Top woman in El Chapo's cartel changing plea

CHICAGO (WPVI) -- A 58-year-old Mexican national known as "La Patrona" is about to plead guilty in Chicago to being the CFO for drug cartel strongman El Chapo.

Guadalupe Fernandez Valencia, "The Patron," or special guardian of Chapo's billion-plus fortune, was allegedly among the highest-ranked female drug executives for the notorious Sinaloa Cartel and in charge of Chapo's drug-induced billions.

Federal drug investigators said Valencia was one of El Chapo's most trusted top aides. She has a change of plea hearing set for May 29th in front of Chief Judge Ruben Castillo in Chicago district court.

Valencia was grabbed by Mexican federal police in early 2016 and extradited to Chicago in November 2017. She is accused of trafficking cocaine, heroin, methamphetamines and marijuana, and also charged with money laundering.

Prior to her arrest U.S. Treasury Department officials put her on the nation's official "Kingpin List," meaning assets she holds here can be seized.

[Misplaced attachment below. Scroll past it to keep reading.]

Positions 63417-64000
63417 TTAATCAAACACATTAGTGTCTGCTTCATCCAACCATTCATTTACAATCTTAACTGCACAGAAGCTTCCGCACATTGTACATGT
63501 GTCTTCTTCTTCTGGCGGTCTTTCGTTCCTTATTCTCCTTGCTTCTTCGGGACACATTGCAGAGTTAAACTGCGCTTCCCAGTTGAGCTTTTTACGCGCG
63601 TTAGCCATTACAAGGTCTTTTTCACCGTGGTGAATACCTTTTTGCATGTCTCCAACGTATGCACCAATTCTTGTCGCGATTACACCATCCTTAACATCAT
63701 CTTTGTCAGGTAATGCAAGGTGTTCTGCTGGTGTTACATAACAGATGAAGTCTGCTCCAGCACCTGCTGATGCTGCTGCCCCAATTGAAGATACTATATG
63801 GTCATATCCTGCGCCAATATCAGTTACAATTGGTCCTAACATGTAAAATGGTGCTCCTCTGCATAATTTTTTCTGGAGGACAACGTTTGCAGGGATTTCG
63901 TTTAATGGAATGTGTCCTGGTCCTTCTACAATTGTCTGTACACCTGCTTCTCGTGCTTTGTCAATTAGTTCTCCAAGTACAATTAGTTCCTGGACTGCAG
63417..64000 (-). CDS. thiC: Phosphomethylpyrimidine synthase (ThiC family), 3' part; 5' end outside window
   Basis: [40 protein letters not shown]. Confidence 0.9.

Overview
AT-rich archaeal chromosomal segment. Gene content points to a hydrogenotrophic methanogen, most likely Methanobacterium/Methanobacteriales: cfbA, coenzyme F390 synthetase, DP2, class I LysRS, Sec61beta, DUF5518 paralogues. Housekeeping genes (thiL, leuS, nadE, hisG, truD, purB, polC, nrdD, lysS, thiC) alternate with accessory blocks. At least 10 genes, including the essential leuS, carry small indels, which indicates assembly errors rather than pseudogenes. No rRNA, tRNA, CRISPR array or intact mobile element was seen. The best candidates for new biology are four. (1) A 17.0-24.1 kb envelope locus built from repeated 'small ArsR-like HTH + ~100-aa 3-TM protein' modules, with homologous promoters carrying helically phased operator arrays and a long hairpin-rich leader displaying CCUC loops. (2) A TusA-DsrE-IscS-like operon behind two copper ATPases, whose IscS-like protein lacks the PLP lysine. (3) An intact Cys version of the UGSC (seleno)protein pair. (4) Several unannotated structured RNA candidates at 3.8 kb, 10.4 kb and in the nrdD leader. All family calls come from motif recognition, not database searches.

El Chapo, officially Joaquin Guzman, was convicted by a New York jury in February and is due to be sentenced on June 25.

Chapo is lead defendant in the very similar Chicago drug conspiracy in which Valencia is expected to plead guilty. He is not expected to face trial here because he is looking at a potential life sentence in New York.

The specific plea deal she is looking at with prosecutors in Chicago is not known, nor the details of a possible sentence.

Valencia's brother was also charged in the Chicago conspiracy case and was in the first wave of guilty pleas. Manuel Fernandez-Valencia is now serving a 27-year sentence.

Ms. Guadalupe's attorneys in Chicago did not immediately respond to messages.

Several of those under indictment in the Chicago case are fugitives, including one of El Chapo's sons.
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